On February 14, women marched to the Presidential Palace in Mexico City, covering the door in fake blood and the Spanish message “Femicide State” as they demanded justice for the gruesome killing of 25-year-old Ingrid Escamilla. Stabbed to death by her husband, then skinned to cover up the crime; images of Ingrid’s corpse were leaked by forensic workers, and the local newspaper La Prensa published one of these images on its front page. “It was cupid’s fault,” the headline joked. Despite public criticism, La Prensa defended its decision, stating that “the government prefers to stay quiet.” Mexico’s frustration over the nationwide femicide epidemic is refuelled as ethical reporting practices and government complicity are brought under the spotlight yet again.
Not wanting “femicide to overshadow the raffle for the presidential plane,” Mexican President Andrés Manuel López Obrador downplayed the issue’s gravity on his daily press conference last Tuesday, arguing that “there’s been a lot of manipulation on femicide…the media is telling a lot of lies.” Despite not committing to specific actions in response to the incident, he insists that he is “not sticking his head in the sand, not evading my responsibility.”
Condemning the disrespectful actions of media outlets, Mexico National Institute of Women called for more ethical reporting practices. “The distribution of pictures of such violence caused further victimization to the families and the victims,” they said on Wednesday, contending that images of criminal violence against women circulating jeopardize the victims’ dignity and privacy. More than the worrying record high of femicide rates in Mexico, activists are reproving of the fact that most cases go unsolved and only a measly percentage of criminals are prosecuted.
In Mexico, an average of 10 women are killed in a day, and while Ingrid’s death is only one in thousands of femicide cases, the leaked images of her dismembered body on social media ignited widespread indignation in Mexico—triggering a fresh round of protests over the record-breaking 35% spike in femicide. The violence in Mexico has turned into an epidemic—murders of female workers plague border regions, their disappearances uninvestigated—reports of rape and sexual harassment on campuses and brutal killings of women have sparked an increase in nationwide protests.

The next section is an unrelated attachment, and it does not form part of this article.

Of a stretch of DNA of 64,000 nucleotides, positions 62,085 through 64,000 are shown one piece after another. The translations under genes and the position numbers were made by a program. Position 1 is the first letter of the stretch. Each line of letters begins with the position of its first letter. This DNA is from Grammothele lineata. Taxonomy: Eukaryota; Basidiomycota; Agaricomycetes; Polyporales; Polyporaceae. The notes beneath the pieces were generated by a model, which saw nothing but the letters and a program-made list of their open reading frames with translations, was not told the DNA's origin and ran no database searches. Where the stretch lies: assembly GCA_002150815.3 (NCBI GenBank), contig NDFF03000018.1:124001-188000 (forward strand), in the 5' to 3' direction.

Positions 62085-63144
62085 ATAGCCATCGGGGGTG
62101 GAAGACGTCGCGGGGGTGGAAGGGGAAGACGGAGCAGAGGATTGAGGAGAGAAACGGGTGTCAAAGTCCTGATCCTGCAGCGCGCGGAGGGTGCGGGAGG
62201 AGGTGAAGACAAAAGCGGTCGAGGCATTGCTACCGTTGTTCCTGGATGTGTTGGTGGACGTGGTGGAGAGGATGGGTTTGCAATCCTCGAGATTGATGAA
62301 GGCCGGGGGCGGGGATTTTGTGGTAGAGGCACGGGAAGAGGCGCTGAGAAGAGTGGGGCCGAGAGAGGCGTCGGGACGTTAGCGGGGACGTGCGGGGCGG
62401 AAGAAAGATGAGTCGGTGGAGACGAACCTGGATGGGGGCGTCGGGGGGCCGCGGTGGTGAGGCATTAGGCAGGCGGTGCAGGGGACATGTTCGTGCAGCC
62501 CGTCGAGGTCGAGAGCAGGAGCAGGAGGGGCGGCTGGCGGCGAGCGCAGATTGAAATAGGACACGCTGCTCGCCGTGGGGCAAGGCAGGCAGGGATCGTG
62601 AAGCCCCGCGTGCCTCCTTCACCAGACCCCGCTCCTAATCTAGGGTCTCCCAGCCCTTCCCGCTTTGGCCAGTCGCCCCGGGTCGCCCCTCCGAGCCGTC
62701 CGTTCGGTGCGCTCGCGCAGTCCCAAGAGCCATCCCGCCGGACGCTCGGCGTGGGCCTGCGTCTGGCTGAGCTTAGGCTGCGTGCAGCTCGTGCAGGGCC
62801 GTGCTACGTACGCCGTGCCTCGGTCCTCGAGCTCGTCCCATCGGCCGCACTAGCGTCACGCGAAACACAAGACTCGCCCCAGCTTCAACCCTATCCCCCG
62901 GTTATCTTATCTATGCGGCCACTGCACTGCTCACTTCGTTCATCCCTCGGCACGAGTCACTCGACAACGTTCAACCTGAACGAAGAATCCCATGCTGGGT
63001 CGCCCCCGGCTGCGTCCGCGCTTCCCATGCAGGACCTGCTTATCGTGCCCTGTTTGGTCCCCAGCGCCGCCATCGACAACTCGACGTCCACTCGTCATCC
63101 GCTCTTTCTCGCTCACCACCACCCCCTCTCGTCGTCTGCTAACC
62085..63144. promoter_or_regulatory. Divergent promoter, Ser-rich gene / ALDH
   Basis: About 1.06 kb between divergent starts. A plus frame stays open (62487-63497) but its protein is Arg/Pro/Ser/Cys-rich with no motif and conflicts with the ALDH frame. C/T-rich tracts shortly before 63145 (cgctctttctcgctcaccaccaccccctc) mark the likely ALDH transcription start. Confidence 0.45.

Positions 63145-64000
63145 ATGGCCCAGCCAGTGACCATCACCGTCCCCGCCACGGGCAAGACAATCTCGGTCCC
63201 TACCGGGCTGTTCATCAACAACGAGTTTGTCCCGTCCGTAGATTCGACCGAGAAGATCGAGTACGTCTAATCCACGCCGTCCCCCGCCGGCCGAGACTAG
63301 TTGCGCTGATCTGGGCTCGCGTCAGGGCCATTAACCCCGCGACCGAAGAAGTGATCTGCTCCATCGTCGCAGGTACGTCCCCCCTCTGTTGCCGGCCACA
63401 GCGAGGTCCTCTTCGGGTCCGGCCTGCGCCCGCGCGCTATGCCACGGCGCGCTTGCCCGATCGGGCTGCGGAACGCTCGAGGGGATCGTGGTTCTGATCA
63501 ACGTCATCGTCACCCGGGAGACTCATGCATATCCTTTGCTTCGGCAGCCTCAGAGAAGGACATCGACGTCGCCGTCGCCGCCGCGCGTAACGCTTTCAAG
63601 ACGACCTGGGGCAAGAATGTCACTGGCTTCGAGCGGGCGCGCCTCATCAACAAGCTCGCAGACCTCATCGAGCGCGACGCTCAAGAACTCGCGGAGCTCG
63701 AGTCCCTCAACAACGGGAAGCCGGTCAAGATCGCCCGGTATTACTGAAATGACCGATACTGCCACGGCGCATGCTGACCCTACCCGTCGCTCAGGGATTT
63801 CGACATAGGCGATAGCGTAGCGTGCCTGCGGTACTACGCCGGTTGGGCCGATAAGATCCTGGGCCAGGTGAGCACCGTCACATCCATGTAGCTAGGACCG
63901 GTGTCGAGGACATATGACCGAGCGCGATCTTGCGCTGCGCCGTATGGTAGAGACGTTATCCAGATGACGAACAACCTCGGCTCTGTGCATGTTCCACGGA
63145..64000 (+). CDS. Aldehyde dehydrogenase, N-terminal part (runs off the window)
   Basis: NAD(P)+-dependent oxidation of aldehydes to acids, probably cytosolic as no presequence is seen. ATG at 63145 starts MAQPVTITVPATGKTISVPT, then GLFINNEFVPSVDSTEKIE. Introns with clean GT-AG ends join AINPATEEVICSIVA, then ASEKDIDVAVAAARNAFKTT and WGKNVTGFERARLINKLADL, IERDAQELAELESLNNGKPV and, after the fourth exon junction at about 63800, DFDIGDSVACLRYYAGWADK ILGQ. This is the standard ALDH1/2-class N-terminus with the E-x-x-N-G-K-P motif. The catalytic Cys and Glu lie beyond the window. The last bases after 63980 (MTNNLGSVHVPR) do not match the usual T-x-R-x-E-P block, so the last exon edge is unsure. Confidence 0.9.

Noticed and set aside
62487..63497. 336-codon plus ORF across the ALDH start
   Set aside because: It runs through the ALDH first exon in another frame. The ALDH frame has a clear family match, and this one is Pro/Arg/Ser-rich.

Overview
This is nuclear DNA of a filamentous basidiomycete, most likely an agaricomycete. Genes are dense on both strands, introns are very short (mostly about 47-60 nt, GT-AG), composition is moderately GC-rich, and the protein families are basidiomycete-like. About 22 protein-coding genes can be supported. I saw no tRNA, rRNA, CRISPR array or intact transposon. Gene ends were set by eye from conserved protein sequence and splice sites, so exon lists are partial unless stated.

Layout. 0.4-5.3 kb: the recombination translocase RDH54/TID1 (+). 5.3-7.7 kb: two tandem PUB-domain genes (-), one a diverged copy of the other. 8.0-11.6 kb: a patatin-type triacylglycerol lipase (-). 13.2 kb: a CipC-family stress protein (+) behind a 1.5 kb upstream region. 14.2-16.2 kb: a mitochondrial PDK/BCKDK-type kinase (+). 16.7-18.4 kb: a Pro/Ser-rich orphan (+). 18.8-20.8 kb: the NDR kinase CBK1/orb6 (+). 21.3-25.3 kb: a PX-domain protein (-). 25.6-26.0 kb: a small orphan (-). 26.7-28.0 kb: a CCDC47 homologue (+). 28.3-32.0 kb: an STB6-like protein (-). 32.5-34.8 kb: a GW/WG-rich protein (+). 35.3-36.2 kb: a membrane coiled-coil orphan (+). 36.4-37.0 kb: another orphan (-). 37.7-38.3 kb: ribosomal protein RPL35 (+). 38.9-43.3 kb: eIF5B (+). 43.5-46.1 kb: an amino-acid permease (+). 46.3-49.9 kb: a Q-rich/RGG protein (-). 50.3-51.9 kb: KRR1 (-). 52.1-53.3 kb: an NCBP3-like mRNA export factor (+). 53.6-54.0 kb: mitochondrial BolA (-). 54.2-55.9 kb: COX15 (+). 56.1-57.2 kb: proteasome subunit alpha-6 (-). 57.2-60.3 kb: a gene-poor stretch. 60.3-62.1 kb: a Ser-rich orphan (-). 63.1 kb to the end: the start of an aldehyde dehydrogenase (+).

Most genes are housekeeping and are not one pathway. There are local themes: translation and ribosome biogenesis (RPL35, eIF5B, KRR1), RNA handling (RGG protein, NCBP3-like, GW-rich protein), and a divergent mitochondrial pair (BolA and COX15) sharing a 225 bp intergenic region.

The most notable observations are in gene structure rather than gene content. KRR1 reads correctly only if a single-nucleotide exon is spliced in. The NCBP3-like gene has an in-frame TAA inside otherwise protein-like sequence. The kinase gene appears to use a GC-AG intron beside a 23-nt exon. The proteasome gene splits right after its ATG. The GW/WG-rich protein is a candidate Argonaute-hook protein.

Amnesty International has also warned against the lack of progress on the human rights in Mexico last November. Tania Reneaum Panszi, executive director for Mexico, states that “there’s no sign of practical short of medium-term measures that would overcome the reluctance to correctly investigate cases of femicide and end impunity.” As Amnesty International called on the López Obrador administration, they must accept responsibility for Mexico’s situation, incorporate human rights as an essential component of legislations, and conduct thorough, independent and impartial investigations into femicide cases.
In order to curb this epidemic, the circumstances and social dynamics that perpetuate femicide must also be addressed and inform investigations. As Isabel Chellor from Berkeley Political Review reminds us, “murder is merely the most grotesque result of societal thinking that devalues women’s bodies and lives.” While the government’s complicit indifference is inexcusable, and that justice for the victims must be put on the forefront, we must eliminate social structures perpetuating widespread misogynistic thought that leads to this violent behaviour in the first place. This deadly pattern of machismo and its expression through violence must stop. No one deserves to experience intimate or domestic violence and not one more family should lose their daughter. Safety should be a state-sanctioned human right, and no one should ever have to protest law enforcement’s failure to prosecute murderers.
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